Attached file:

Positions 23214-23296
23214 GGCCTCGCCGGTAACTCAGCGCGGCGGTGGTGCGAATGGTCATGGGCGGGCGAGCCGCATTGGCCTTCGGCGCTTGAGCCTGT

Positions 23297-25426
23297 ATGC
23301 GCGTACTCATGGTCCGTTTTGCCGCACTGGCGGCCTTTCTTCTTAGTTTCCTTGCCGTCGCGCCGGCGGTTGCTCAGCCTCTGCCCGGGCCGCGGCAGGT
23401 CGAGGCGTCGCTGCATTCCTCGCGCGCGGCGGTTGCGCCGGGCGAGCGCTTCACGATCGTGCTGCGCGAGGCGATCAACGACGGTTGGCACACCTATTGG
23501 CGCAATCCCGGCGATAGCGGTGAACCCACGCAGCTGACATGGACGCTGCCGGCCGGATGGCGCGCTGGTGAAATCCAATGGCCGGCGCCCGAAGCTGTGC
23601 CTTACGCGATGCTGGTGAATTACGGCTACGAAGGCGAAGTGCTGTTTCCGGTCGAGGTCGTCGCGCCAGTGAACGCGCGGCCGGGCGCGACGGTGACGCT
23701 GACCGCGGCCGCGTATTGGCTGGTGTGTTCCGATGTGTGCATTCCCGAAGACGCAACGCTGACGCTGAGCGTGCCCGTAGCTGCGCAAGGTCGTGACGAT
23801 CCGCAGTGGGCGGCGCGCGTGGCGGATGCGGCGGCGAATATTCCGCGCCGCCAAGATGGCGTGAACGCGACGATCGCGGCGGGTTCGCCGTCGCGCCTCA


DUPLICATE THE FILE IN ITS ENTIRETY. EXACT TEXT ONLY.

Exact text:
Positions 23214-23296
23214 GGCCTCGCCGGTAACTCAGCGCGGCGGTGGTGCGAATGGTCATGGGCGGGCGAGCCGCATTGGCCTTCGGCGCTTGAGCCTGT

Positions 23297-25426
23297 ATGC
23301 GCGTACTCATGGTCCGTTTTGCCGCACTGGCGGCCTTTCTTCTTAGTTTCCTTGCCGTCGCGCCGGCGGTTGCTCAGCCTCTGCCCGGGCCGCGGCAGGT
23401 CGAGGCGTCGCTGCATTCCTCGCGCGCGGCGGTTGCGCCGGGCGAGCGCTTCACGATCGTGCTGCGCGAGGCGATCAACGACGGTTGGCACACCTATTGG
23501 CGCAATCCCGGCGATAGCGGTGAACCCACGCAGCTGACATGGACGCTGCCGGCCGGATGGCGCGCTGGTGAAATCCAATGGCCGGCGCCCGAAGCTGTGC
23601 CTTACGCGATGCTGGTGAATTACGGCTACGAAGGCGAAGTGCTGTTTCCGGTCGAGGTCGTCGCGCCAGTGAACGCGCGGCCGGGCGCGACGGTGACGCT
23701 GACCGCGGCCGCGTATTGGCTGGTGTGTTCCGATGTGTGCATTCCCGAAGACGCAACGCTGACGCTGAGCGTGCCCGTAGCTGCGCAAGGTCGTGACGAT
23801 CCGCAGTGGGCGGCGCGCGTGGCGGATGCGGCGGCGAATATTCCGCGCCGCCAAGATGGCGTGAACGCGACGATCGCGGCGGGTTCGCCGTCGCGCCTCA